It is uncommon to find a signed copy of one of Twain’s great novels.
Mark Twain’s The Prince and the Pauper tells the tale of two boys, one Edward Tudor, son of Henry VIII, the long-awaited male heir to the throne of England, and the other Tom Canty, the unloved son of a beggar and thief. Coincidentally, Canty and Edward were born in London on the...
Mark Twain’s The Prince and the Pauper tells the tale of two boys, one Edward Tudor, son of Henry VIII, the long-awaited male heir to the throne of England, and the other Tom Canty, the unloved son of a beggar and thief. Coincidentally, Canty and Edward were born in London on the same day and resemble each other. The boys trade clothing one afternoon and, as a result, they trade lives as well. After many adventures, matters are set right again, with one of the boys resuming his rightful, royal position and the other boy accepting a position that recognizes his innate intelligence and good heartedness. The book enjoyed enormous popularity after it came out, and continues to be popular and in print today.
Twain and his family began their sojourn to Vienna on September 28, 1897. They would not depart from Austria until May 1899. Twain found himself appreciative of the way of life of the Viennese, albeit with one or the other bushy eyebrow raised to accommodate their many paradoxes. And his presence in Vienna was certainly appreciated by the Viennese. Bookstores sold out their stocks of his books even before his arrival. Viennese newspaper reporters wrote innumerable articles referring to him with affection or, in some cases, disparagement as “Our Famous Guest”.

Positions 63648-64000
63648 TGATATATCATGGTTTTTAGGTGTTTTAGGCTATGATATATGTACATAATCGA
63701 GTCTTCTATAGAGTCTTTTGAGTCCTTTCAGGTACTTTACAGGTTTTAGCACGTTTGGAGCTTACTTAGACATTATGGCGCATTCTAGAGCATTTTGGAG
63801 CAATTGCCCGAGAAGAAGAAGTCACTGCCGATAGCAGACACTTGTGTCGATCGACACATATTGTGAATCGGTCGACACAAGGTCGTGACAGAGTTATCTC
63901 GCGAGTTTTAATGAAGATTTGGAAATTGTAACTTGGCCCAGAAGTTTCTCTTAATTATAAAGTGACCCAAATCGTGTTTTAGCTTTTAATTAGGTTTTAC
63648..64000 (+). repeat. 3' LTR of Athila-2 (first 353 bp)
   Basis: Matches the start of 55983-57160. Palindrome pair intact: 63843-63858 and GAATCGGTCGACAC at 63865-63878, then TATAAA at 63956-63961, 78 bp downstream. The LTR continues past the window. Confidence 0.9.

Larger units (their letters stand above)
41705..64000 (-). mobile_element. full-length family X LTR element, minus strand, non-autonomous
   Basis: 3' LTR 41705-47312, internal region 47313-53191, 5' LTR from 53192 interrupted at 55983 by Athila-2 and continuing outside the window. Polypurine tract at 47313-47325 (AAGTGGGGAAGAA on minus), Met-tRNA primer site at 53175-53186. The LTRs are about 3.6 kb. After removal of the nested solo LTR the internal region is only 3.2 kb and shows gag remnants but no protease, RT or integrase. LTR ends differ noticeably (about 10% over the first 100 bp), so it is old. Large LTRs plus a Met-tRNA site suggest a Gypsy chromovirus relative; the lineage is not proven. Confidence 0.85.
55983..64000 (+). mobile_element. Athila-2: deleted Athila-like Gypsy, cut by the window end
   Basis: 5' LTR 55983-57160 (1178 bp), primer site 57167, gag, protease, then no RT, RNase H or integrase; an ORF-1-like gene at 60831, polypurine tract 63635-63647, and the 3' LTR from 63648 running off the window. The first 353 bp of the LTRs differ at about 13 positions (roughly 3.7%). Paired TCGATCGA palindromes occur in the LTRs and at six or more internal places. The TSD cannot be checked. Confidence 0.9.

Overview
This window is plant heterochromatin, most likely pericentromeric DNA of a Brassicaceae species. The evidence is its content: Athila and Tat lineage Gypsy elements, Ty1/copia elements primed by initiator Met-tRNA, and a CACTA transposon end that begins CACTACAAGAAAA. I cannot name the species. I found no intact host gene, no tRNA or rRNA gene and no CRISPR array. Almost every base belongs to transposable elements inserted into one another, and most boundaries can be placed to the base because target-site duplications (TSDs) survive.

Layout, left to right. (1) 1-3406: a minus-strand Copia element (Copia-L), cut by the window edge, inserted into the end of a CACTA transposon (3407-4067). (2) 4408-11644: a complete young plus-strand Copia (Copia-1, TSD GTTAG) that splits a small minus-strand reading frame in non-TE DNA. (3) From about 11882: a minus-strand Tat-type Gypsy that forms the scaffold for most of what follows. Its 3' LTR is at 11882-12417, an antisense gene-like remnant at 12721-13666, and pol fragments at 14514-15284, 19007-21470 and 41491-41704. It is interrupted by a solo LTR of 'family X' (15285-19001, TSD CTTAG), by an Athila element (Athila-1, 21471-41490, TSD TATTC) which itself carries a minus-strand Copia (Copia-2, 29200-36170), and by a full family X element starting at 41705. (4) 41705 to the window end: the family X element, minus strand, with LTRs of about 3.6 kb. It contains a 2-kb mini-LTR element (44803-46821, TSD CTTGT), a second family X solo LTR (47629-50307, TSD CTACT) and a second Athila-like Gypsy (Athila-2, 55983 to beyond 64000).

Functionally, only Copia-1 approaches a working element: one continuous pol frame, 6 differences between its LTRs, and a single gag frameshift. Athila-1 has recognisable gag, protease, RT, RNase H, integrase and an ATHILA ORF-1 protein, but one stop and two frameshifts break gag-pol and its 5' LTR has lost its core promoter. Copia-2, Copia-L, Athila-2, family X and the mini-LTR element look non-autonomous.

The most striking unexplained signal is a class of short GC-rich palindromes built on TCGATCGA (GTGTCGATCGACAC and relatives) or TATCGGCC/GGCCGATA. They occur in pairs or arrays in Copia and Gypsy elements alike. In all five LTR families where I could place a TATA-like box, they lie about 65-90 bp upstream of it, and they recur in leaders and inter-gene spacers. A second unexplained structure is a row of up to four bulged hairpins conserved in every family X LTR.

During his stay, Twain continued writing stories, essays, and articles. He met and mingled comfortably with many if not most of the prominent Viennese figures of the day, not only journalists, writers, and politicians, but those in the arts, medicine, science, and business as well. Twain’s appetite for people was always enormous. He was friendly with Baroness Bertha Kinsky von Suttner, founder of the Austrian Society of Friends of Peace who was awarded the Nobel Peace Prize in 1905, and met Sigmund Freud, who was 42 years old at the time.
This is a copy of “The Prince and the Pauper”, signed during his stay in Vienna. It is a hardcover edition published by Chatto & Windus of London, 1897, with navy blue cloth covers with gold titles to spine and front cover, and 190 illustrations throughout text. It is signed “Truly yours, Mark Twain, Vienna, December 1897.
Mark Twain signed books are increasingly uncommon.
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